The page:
New Report Shows Casino Industry Produces 1 Percent of U.S. GDP
The American Gaming Association (AGA) is reporting that the economic impact of the commercial casino industry spread throughout the entire U.S. economy in 2010. “Beyond the Casino Floor: Economic Impacts of the Commercial Casino Industry,” is being touted as the first report to offer new analysis of the gaming industry, including data on the effects of industry spending as well as industry supported and induced spending. The report shows the economic activity supported by the commercial casino industry is roughly equivalent to 1 percent of the $14.5 trillion U.S. gross domestic product in 2010.
“There is no doubt the commercial casino industry is a significant and vital part of our nation’s economy,” said Frank Fahrenkopf, Jr., president and CEO of the AGA. “The industry generates and supports economic activity that stretches far beyond the communities that host casinos and into the greater American economy.”
According to the report, 566 casinos in 22 states supported about $125 billion in spending and nearly 820,000 U.S. jobs in 2010. Taking all lines of spending into account, commercial casinos directly generated $49.7 billion in consumer spending and about 350,000 jobs, with salaries and benefits totaling nearly $15 billion in 2010. When indirect and induced impacts are taken into account, the industry supports an additional $76 billion in spending with suppliers and other businesses, and more than 470,000 additional jobs.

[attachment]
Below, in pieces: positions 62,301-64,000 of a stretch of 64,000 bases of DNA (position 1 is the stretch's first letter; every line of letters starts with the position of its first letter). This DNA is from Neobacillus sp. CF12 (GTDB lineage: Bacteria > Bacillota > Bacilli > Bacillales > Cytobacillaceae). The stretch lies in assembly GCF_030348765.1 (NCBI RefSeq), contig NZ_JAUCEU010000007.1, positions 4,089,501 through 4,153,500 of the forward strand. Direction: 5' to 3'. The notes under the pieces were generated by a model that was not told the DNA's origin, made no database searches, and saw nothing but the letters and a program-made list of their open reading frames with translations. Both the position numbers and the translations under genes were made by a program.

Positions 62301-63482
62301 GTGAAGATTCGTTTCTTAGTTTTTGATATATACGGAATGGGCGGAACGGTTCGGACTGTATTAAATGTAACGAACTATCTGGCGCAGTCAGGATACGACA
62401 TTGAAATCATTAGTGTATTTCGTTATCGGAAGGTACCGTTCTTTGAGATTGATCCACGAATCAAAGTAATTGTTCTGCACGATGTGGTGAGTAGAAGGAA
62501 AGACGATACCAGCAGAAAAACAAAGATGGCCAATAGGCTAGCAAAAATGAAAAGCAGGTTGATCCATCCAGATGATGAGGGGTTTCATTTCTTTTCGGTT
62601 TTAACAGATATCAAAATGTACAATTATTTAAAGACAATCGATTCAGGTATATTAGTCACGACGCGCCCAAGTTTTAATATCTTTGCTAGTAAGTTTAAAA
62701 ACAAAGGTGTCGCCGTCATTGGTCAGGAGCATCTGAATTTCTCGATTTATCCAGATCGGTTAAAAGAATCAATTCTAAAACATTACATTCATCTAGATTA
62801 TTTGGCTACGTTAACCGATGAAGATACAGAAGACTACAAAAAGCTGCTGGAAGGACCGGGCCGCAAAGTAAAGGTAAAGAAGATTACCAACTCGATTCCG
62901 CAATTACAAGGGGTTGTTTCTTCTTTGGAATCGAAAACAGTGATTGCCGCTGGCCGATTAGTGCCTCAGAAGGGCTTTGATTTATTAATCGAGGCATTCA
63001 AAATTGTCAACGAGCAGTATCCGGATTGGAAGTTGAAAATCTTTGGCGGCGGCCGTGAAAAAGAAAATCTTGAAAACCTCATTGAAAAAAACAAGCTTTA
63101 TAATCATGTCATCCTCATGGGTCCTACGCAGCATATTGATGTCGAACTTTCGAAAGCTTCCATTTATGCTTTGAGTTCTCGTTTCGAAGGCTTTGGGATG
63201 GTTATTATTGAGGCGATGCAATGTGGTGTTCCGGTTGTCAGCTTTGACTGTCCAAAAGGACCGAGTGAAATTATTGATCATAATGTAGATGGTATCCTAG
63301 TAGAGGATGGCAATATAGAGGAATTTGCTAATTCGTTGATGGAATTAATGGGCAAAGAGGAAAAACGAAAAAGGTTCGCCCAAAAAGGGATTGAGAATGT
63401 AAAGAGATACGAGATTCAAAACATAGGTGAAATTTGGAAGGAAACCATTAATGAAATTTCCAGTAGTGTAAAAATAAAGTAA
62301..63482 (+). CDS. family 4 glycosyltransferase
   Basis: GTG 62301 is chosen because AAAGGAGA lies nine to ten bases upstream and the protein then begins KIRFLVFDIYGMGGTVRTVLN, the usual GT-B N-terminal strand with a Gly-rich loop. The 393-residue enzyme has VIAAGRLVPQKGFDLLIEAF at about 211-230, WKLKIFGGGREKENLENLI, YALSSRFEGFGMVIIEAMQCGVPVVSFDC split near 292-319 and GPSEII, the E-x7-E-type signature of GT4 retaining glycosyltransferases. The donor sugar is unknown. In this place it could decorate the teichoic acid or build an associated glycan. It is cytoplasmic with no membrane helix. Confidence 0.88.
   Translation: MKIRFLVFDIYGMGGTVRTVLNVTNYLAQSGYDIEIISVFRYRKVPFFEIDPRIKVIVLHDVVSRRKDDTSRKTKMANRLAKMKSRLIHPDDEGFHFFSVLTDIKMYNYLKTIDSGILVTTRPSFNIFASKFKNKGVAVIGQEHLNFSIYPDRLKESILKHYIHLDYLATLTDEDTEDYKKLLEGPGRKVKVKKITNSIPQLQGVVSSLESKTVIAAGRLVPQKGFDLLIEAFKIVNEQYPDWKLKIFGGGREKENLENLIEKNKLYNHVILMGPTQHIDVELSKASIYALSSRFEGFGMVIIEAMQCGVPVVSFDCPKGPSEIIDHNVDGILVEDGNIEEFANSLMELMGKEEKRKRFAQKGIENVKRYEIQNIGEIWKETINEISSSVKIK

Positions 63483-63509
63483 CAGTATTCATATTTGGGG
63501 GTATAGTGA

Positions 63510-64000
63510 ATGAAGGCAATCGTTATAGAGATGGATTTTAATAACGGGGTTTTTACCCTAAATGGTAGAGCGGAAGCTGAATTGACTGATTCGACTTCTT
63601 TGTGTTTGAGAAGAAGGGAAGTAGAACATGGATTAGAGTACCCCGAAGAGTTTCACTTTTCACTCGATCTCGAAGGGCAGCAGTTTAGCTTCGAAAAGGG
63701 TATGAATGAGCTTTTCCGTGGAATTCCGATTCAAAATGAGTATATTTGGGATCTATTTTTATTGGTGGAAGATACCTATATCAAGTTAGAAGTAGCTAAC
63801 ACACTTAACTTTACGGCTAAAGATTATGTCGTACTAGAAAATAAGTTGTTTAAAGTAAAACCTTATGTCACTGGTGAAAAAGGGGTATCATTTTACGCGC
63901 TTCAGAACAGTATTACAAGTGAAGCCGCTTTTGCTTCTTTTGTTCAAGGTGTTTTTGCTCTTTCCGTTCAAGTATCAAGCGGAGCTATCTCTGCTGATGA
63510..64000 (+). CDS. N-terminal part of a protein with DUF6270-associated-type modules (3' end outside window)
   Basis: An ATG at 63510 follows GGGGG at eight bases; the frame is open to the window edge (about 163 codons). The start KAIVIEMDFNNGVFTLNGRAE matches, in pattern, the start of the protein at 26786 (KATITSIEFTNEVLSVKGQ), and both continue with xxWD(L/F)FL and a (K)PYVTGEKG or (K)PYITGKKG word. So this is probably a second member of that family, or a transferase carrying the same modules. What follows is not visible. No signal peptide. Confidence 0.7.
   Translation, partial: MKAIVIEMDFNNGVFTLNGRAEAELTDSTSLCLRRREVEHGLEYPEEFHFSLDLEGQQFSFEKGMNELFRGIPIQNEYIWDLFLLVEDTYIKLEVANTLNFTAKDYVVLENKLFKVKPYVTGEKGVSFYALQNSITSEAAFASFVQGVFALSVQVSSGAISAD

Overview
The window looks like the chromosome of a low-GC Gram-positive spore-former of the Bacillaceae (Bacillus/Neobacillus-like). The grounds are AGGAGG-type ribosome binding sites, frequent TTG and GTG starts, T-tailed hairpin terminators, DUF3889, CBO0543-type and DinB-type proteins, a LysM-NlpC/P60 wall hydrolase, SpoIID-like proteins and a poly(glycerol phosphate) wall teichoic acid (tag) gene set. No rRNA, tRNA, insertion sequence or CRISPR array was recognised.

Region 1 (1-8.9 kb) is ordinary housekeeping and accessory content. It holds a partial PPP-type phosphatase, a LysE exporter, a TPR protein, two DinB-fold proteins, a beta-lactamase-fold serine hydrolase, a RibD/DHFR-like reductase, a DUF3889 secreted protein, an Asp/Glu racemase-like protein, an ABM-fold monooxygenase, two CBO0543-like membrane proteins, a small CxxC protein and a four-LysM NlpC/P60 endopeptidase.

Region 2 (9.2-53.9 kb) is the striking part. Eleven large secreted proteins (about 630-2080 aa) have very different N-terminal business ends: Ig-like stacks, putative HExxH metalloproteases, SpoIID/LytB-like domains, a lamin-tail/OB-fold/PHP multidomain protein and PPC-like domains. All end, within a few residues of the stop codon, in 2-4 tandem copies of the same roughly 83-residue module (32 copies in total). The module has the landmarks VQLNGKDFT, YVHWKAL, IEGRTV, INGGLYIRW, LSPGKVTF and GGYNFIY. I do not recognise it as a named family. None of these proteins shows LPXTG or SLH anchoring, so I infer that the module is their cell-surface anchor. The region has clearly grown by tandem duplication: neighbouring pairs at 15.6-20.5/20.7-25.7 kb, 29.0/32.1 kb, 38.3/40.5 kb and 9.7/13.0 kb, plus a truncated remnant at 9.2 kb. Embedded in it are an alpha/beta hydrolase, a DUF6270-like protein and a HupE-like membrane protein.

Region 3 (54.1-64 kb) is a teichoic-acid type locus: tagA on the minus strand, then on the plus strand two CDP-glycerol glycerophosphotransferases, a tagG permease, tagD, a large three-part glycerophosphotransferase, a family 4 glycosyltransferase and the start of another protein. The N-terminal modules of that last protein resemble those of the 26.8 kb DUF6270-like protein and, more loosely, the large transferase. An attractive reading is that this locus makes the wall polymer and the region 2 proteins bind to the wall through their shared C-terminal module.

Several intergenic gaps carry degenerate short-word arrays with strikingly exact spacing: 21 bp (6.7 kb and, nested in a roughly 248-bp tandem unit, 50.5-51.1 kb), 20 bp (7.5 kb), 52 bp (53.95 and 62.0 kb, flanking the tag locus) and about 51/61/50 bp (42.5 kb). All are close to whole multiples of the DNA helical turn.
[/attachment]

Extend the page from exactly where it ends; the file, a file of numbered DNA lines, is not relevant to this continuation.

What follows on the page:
Of the previously mentioned roughly $125 billion in spending supported by commercial casinos in 2010, about two-thirds of this activity was generated in the host and surrounding counties and about one-third was generated in other counties across the U.S. One-third, or $15.2 billion, of the commercial casino industry’s revenue in 2010 came from non-gaming sources, including food and beverage sales, hotel operations, retail, entertainment, and meetings and conventions.
In 2010, the gaming industry directly paid nearly $16 billion in taxes, with its effective tax rate totaling 32 percent, which is significantly higher than the economy-wide total tax burden of 27 percent. When indirect and induced economic activity is taken into account, the industry generated close to $25 billion in taxes in 2010.